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May 26, 2011
This week saw the first significant heat wave hit the Triangle as temperatures soared into the 90s. The highs for the past three days over 90 degrees is a blunt signal that summer has arrived, and with that comes the countdown to the start of college football season.
Thursday marks 100 days until Sept. 3, when NC State opens the season at the friendly confines of Carter-Finley Stadium against Liberty at 6 p.m. Preseason camp is likely to start either in late-July or early-August.
Here are five goals for the NC State football program over the next two months as the preparations begin in earnest for the start of the 2011 season.
Develop the team chemistry
Last year NC State head coach Tom O'Brien invited former Marine officer Eric Kapitulik, CEO of The Program, to lead the Pack football team through his leadership training and teamwork building exercise. To a man, players and coaches credited The Program with helping bring the team together and instill an attitude that helped propel the Pack to its 9-4 season and final poll ranking of No. 25.
Summer is a time where players take ownership of the program while they work on their conditioning in offseason workouts under the tutelage of strength and conditioning coordinator Todd Rice. Summer is also when leaders step up and the team unites around the common goals of the upcoming season. How well the team bonds over the next few months could help determine how the 2011 campaign unfolds.
Get quarterback and receivers on the same page
If the world did not believe it in February when O'Brien announced then that the offense was being turned over to redshirt junior quarterback Mike Glennon, they know it now after O'Brien granted Russell Wilson his release from the team.
One of the reasons O'Brien cited for moving on with Glennon is a relatively inexperienced receiving corps. Although NC State has quite a few upperclassmen among the pass catchers, including three seniors, the Pack must replace its top three receivers from the 2011 squad in Darrell Davis, Owen Spencer and Jarvis Williams.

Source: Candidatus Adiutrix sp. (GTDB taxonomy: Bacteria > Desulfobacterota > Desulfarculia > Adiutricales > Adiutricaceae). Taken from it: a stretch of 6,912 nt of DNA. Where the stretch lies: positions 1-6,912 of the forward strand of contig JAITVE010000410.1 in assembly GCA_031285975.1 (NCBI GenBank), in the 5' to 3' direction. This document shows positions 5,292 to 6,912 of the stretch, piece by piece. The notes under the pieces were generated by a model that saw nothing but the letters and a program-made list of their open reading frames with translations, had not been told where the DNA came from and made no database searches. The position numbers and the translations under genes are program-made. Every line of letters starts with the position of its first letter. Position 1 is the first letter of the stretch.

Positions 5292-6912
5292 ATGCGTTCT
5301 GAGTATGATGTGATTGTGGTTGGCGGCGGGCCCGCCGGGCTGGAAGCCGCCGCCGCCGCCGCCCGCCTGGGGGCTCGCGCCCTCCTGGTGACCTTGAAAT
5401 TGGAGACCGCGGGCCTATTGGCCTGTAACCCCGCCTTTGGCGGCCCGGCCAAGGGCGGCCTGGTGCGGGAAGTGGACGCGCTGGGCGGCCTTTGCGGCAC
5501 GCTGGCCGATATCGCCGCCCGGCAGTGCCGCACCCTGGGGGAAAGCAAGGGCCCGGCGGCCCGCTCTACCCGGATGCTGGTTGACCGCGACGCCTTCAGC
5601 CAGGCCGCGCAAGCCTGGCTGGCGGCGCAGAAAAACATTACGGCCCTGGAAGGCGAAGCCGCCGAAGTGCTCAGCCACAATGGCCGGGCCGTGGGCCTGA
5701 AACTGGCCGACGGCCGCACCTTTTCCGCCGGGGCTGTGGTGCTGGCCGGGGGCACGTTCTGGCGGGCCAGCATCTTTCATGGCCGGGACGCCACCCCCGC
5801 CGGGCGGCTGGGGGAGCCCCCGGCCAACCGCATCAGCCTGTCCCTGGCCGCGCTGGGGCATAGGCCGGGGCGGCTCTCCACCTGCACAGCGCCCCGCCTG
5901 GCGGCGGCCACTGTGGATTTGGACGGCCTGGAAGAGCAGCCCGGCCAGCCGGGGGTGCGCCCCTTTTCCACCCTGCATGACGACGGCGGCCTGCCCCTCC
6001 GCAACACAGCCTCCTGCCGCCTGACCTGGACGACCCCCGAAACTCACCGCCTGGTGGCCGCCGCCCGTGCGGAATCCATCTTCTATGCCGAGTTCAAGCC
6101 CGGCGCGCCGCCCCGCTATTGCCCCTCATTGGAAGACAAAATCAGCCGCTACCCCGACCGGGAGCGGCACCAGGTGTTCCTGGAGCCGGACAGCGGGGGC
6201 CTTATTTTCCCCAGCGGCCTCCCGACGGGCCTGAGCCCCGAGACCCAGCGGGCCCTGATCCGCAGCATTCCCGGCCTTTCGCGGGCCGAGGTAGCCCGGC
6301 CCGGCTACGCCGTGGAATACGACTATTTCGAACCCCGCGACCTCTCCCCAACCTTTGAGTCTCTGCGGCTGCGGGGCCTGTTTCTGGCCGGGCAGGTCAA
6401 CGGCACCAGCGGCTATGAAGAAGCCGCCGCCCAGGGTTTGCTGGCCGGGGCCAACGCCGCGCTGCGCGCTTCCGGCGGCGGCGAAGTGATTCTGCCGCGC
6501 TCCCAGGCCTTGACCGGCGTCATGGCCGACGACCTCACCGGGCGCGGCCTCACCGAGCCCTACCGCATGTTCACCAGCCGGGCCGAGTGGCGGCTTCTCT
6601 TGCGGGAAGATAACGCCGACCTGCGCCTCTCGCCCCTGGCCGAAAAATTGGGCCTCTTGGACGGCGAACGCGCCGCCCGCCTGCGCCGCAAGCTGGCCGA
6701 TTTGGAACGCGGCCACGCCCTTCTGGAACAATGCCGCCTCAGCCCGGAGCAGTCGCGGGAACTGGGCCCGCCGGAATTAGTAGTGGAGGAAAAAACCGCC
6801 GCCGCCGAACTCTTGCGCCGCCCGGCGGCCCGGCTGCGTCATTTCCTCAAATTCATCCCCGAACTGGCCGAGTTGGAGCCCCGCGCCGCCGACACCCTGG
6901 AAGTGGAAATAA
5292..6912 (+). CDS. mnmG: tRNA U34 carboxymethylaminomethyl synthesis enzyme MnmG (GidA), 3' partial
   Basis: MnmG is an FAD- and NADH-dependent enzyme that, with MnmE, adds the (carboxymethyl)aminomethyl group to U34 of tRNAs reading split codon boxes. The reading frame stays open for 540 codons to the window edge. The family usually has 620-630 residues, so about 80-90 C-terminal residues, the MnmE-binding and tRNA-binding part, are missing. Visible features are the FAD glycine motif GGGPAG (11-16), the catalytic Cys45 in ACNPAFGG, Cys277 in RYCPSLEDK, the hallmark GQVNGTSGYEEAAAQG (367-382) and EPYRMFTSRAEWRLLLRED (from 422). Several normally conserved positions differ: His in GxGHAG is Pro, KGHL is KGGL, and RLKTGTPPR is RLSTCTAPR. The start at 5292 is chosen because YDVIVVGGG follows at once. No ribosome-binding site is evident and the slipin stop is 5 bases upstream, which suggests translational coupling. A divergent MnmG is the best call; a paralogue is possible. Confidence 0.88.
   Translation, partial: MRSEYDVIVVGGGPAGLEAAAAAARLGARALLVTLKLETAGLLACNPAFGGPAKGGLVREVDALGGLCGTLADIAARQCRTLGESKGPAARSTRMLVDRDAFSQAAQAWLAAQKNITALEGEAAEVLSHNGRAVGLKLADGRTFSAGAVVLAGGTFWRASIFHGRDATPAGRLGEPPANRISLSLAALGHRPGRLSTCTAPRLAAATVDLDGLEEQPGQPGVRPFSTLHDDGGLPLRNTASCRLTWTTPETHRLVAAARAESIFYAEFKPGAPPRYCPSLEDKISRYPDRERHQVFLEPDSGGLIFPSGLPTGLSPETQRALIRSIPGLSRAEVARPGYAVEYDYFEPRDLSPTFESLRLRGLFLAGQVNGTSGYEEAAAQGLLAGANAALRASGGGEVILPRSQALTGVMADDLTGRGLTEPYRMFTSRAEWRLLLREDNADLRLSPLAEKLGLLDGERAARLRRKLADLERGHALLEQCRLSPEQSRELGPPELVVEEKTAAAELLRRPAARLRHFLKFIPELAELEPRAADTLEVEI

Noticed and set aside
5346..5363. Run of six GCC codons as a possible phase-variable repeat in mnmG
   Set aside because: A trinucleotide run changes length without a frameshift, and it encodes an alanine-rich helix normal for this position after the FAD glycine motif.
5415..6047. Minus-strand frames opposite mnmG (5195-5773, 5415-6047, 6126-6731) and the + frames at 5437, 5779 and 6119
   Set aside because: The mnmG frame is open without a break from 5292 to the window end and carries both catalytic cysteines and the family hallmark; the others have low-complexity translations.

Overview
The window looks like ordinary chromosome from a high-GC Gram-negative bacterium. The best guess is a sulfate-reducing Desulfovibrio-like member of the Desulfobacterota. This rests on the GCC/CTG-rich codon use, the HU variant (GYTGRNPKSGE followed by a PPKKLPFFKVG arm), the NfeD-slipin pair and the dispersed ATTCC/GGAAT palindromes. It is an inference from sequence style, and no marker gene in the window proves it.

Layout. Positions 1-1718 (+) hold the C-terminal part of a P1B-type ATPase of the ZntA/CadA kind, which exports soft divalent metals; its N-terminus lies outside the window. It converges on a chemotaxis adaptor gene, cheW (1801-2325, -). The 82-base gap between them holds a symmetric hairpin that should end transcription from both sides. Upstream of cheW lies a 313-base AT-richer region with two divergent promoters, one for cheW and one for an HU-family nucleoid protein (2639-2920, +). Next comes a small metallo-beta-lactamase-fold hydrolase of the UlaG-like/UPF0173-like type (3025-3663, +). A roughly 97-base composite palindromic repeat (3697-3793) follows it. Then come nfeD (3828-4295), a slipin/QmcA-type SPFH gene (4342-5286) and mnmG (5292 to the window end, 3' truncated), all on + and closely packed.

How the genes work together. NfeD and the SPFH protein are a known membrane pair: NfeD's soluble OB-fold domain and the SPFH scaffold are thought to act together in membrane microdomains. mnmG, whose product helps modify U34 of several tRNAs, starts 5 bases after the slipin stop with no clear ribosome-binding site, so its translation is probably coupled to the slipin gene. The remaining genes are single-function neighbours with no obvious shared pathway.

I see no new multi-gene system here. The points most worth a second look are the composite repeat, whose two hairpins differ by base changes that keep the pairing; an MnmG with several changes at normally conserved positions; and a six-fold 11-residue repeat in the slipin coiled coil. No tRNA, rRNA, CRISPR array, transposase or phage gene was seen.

The spring game on April 16 proved that Glennon and the new set of receivers still have work to do to get on the same page and get the timing down. Coaches obviously cannot supervise a workout over the summer, but nothing stops Glennon and the wide outs from getting a few throws in every now and then.
Heal the injuries
The most notable injury that will be monitored over the summer is sophomore running back Mustafa Greene, who hurt his foot late in spring practice and missed the Red-White game. As a rookie last fall, Greene led NC State in rushing with 134 carries for 597 yards and four touchdowns and also caught 30 passes for 272 yards and two scores.
Although O'Brien expressed confidence that after foot surgery Greene would be ready for the start of the season, there have been some rumors that he could be questionable for the start of preseason camp. The return of fifth-year senior Curtis Underwood, who had originally been expected to transfer, has added fuel to the Greene speculation.
Other injured players this spring included redshirt sophomore defensive end Sylvester Crawford (knee), sophomore defensive tackle A.J. Ferguson, senior linebacker Sterling Lucas (knee), redshirt junior offensive guard Andrew Wallace (knee) and redshirt freshman fullback Logan Winkles (knee).
Welcome the special teams recruits
NC State did not even have a punter in the spring game, and senior walk-on transfer J. Ellis Flint did not have a good scrimmage kicking. That's why it's important to get incoming recruits like punter Wil Baumann from Hoggard High in Wilmington, N.C., kicker Niklas Sade from Wakefield High in Raleigh and long snapper Scott Thompson from Trabuco Hills High in Mission Viejo, Calif., acclimated to college life quickly this summer when they are likely to arrive for the second summer session.
It's not known how much time or what exactly the trio can do on the fields working on their crafts this summer, but at the very least getting a few credit hours under their belt should help ease the classroom burden of the fall semester when the three are likely to be counted on to produce right away.
Have a productive high school summer camp year
There's not a whole lot that can be done to drum up excitement over the summer for football. Fans have known since the spring what the team is going to look like, especially after Wilson's release. The Pack's perceived strengths and weaknesses are well documented on paper.
That's why a lot of attention is given to recruiting over the summer. The evaluation period is coming to an end shortly, and the focus will then shift over to the camps. Traditionally under O'Brien camp has been when the Pack will pick up quite a few football commitments and also narrow their focus on potential quarterback targets.
A successful few months in recruiting could help drive up the buzz about the 2011 season.